By Matthew Schaller
Business deals between the competing forces are increasingly taking hold in Syria even as Syrian President Bashar al-Assad and his Russian allies are officially at war with the Islamic State. The Tuweinan gas facility, located about 60 miles southwest of the de-facto ISIS capital of Mosul, is an example of the renegotiation of Syrian business deals with the Islamic State.
The gas facility was built by Gennady Timchenko, a close Putin ally and head of the Russian construction company Stroytransgaz. According to Foreign Policy, the contract was given to the company by the Syrian government in 2007. The company also employed a Syrian subcontractor, Russian-Syrian dual national George Haswani, and his company Hesco to fulfill the terms of the deal. Hesco and Stroytransgaz have worked together on numerous projects in the Middle East and sub-Saharan Africa.
This process was halted in January 2013 when a joint coalition of Syrian rebel groups captured the facility. By the following year, the facility had changed hands and the Islamic State was continuing to allow Stroytransgaz construction rights. David Butter, an associate fellow at Chatham House, highlights the complexity of this deal. According to him, the Islamic State sends some of the natural gas “to the Aleppo power station… and the remainder is pumped to Homs and Damascus.”
According to the Financial Times, the Tuweinan deal results in the Syrian regime receiving 50 megawatts of electricity while the Islamic State gets 300 barrels of condensate and 70 megawatts of electricity. In addition, Russian engineers at the plant send the Islamic State a monthly stipend of about $50,000 in order to protect their valuable equipment.
The Tuweinan deal shows that even in times of war, adversaries are still able to cut economic and political agreements to suit their respective ends. According to Aron Lund, editor for the Carnegie Endowment for International Peace (CEIP), these arrangements persist throughout Syria: “You have them between Islamic State, but also between Islamic State and rival Sunni Arab rebels… and so on.”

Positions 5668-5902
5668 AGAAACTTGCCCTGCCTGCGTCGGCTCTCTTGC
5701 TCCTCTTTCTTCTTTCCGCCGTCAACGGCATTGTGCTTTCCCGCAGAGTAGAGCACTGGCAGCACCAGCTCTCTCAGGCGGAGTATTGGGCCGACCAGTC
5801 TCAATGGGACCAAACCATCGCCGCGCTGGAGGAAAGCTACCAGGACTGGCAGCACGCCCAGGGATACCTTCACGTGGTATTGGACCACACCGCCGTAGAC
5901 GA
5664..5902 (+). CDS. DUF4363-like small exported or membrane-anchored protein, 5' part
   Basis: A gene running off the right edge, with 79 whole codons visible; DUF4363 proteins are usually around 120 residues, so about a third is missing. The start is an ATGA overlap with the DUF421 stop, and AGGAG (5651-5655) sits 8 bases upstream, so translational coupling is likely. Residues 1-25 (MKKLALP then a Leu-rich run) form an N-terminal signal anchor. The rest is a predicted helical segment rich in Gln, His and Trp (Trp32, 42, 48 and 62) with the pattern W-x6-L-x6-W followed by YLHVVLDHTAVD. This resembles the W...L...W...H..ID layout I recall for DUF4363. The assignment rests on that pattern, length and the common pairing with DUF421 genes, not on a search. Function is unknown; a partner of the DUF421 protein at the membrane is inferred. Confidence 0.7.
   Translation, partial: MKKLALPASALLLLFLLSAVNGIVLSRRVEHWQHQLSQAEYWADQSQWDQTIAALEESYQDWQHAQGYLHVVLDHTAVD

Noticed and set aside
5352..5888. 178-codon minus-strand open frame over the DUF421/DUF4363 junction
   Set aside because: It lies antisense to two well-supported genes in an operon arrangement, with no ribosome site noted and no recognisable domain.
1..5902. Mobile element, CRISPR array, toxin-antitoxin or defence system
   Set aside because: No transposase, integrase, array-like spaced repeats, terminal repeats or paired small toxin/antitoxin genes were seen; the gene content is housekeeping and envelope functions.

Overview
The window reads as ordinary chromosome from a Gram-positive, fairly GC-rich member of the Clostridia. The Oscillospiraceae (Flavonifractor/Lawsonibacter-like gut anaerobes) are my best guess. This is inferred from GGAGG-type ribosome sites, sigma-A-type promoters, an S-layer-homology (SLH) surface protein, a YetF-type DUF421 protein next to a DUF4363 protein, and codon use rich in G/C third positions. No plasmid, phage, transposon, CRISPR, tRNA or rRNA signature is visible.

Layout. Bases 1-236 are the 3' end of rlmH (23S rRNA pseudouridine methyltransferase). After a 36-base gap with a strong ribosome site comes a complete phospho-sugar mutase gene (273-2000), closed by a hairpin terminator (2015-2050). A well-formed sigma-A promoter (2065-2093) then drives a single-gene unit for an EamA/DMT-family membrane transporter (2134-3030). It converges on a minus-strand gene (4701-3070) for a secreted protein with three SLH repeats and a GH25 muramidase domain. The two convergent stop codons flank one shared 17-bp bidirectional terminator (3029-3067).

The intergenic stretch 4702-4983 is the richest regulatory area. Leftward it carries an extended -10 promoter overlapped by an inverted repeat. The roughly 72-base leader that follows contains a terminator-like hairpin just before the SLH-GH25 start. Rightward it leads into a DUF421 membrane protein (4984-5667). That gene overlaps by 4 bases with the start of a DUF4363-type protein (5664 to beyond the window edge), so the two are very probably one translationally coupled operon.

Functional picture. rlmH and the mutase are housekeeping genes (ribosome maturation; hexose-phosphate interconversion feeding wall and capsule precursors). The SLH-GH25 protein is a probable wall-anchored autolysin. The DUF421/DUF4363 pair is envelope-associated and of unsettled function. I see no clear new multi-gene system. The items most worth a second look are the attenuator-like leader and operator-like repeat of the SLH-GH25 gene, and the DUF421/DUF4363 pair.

Deals like these and other actions taken by the Russians in recent months have had a profound impact on the relations between Turkey and Russia, and on the Syrian peace talks. As recently as the end of January, Turkey has increased its trench network and troop strength along its border with Syria. International Business Times reports that Turkish President Erdogan stated that his country will not tolerate Russian aggression “along the area stretching from the Iraqi border up to the Mediterranean,” but his statements are still failing to address the primary cause of tension in this region.
According to Sputnik News, increased tensions between Russia and Turkey can be attributed to the latter’s downing of a Russian bomber over Syrian airspace. This ultimately resulted in Russia moving S-400 defense systems to one of its airbases in Syria.
Whether or not the international community can agree to a framework of peace for the Syrian civil war remains to be seen. CEIP editor Lund stressed that, no matter the outcome, these backdoor deals will continue to be widespread and “national institutions, infrastructure, and much of the economy will necessarily remain shared.”